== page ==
PE&RS July 2016 Public - page 547

Measurement of Surface Changes in a
Scaled-Down Landslide Model Using
High-Speed Stereo Image Sequences
Tiantian Feng, Huan Mi, Marco Scaioni, Gang Qiao, Ping Lu, Weian Wang, Xiaohua Tong and Rongxing Li
Construction of scaled-down landslide models is an important
means for landslide study. The objective of this study is to
develop an innovative non-contact photogrammetric system to
meet the challenge for monitoring the fast surface deformation
of a laboratory-simulated landslide, which can detect pre-fail-
ure events and the final failure, provide sectional and overall
surface deformation patterns, and generate speed maps during
the rapid slope failure. We proposed an event detector based
on altered surface features in the slower
reflex camera) image sequence to detect pre-failure events,
while a combined analysis tool used the surface velocity fields
and deformation areas based on fast
(high-speed stereo-
camera system) stereo image sequences to reveal fast-changing
landslide behavior during the short final failure. The intro-
duced surface change detector uses the percentage of sliding
block areas, percentage of changed features, and average
speeds. It successfully detected four pre-failure local collapse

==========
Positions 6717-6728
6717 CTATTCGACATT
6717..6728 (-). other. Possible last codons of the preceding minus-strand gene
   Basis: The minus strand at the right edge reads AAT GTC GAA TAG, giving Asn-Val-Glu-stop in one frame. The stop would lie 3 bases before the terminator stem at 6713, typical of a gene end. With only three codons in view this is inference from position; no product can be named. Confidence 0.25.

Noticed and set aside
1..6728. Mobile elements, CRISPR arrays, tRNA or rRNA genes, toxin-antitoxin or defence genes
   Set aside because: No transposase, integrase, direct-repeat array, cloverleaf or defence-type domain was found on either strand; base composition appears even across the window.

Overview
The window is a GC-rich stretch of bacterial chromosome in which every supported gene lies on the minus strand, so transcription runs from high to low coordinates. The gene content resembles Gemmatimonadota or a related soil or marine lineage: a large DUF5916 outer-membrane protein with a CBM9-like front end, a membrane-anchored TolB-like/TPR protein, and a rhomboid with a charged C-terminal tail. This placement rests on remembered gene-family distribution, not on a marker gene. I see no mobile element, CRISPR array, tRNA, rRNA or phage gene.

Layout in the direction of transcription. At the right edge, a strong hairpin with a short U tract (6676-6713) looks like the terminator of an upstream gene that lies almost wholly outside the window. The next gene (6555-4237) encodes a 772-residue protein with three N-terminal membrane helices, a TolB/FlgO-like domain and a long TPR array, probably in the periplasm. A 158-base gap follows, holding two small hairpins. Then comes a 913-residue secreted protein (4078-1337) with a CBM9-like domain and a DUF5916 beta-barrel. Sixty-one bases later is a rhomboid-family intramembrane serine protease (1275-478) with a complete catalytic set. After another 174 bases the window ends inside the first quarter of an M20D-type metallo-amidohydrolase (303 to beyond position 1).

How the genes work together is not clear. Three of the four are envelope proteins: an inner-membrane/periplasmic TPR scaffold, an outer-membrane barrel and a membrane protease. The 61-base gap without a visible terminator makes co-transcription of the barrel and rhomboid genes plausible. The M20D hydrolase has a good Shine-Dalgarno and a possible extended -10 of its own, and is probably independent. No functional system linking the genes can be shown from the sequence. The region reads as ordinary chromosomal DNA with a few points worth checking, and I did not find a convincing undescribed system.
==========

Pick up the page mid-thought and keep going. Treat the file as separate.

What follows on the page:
events and the final slope failure; the extent of surface changes
reached its maximum to accumulate energy 1.5 seconds
before the failure when the average speed of changed features
achieved its peak of 0.8 m/s. The developed system achieved a
position accuracy of 3.8 mm and a speed accuracy of 0.11 m/s.
The analysis result demonstrated a time period of 66 minutes
before the failure which is confirmed by significant signals
from both imaging and contact sensors and is important for
landslide early warning. A field implementation scheme in
western China will be designed and realized in the near future.
A landslide is the movement of a mass of rocks, debris, or
earth down a slope, and may be triggered by earthquakes,
heavy rains, volcanic eruptions, erosion by rivers, and
anthropogenic factors. Landslides represent one of the most
common and destructive geo-hazards; therefore, research and
operations that improve their monitoring and prediction are
highly valuable for disaster management and emergency re-
sponse (Guzzetti
et al.
, 1999; Dell’Acqua and Polli, 2011; Hus-
et al.
, 2011). A systematic study of landslide mechanisms
et al.
, 2014) requires a suitable model that relates
landslide dynamics to external inputs and boundary condi-
tions. A detailed and timely observational framework coupled
with a reliable model is critical for predicting the timing of
landslide failures with an adequate alerting time to perform
necessary mitigation actions. Unfortunately, these predictions
are highly challenging and currently nearly impossible to
achieve because of the complexity of landslide processes and
the insufficient level of reality represented in models.
Observations of surface displacement are an important
factor in modeling landslide behavior, and observations
combined with modeling techniques have the potential to de-
scribe the detailed reality of a failing slope, particularly during